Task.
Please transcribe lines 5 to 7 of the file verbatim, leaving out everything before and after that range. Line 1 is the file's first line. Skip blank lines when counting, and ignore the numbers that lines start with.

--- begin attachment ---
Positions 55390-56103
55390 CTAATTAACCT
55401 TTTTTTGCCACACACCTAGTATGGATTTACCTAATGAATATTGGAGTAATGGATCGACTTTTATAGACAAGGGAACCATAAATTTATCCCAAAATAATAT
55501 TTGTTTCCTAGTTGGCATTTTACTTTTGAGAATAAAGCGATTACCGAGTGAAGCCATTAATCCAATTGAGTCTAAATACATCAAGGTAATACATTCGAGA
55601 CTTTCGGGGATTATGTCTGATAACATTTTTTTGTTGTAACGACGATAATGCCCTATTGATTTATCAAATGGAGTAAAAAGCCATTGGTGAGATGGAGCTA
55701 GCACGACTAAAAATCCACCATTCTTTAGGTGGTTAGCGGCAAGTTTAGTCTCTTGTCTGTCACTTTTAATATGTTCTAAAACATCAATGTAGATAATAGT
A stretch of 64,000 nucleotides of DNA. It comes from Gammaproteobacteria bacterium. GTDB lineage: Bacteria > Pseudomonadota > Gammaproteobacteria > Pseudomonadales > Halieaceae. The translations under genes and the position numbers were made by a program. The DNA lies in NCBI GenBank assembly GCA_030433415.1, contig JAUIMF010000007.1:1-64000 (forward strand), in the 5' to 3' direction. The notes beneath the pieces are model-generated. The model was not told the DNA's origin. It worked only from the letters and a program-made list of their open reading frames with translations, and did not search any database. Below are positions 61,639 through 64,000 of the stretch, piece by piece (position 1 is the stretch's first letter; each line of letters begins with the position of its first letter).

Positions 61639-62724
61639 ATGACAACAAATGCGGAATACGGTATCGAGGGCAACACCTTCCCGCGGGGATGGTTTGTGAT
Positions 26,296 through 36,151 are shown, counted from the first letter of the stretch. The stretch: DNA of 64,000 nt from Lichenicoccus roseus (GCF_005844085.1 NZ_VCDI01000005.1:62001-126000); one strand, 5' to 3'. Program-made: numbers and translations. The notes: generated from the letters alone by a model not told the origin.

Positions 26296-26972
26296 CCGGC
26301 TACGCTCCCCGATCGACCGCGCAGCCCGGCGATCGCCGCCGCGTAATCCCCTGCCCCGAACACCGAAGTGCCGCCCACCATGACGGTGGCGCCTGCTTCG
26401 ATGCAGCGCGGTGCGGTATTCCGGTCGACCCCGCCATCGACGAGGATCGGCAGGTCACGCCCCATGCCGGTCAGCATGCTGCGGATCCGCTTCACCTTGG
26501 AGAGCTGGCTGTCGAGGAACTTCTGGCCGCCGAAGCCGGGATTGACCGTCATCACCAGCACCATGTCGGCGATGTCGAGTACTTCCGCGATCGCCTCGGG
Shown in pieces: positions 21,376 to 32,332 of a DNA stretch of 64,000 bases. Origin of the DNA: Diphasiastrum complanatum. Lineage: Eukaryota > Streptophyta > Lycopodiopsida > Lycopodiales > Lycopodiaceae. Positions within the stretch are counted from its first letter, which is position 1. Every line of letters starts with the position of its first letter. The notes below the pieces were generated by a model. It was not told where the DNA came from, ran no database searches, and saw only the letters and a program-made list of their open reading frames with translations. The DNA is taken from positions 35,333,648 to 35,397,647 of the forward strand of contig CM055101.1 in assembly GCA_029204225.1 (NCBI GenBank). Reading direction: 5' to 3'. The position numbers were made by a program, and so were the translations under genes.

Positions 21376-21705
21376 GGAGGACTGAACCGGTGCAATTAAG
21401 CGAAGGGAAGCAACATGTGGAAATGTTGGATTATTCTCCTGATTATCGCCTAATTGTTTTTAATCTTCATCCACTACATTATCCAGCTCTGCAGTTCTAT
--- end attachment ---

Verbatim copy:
55601 CTTTCGGGGATTATGTCTGATAACATTTTTTTGTTGTAACGACGATAATGCCCTATTGATTTATCAAATGGAGTAAAAAGCCATTGGTGAGATGGAGCTA
55701 GCACGACTAAAAATCCACCATTCTTTAGGTGGTTAGCGGCAAGTTTAGTCTCTTGTCTGTCACTTTTAATATGTTCTAAAACATCAATGTAGATAATAGT
A stretch of 64,000 nucleotides of DNA. It comes from Gammaproteobacteria bacterium. GTDB lineage: Bacteria > Pseudomonadota > Gammaproteobacteria > Pseudomonadales > Halieaceae. The translations under genes and the position numbers were made by a program. The DNA lies in NCBI GenBank assembly GCA_030433415.1, contig JAUIMF010000007.1:1-64000 (forward strand), in the 5' to 3' direction. The notes beneath the pieces are model-generated. The model was not told the DNA's origin. It worked only from the letters and a program-made list of their open reading frames with translations, and did not search any database. Below are positions 61,639 through 64,000 of the stretch, piece by piece (position 1 is the stretch's first letter; each line of letters begins with the position of its first letter).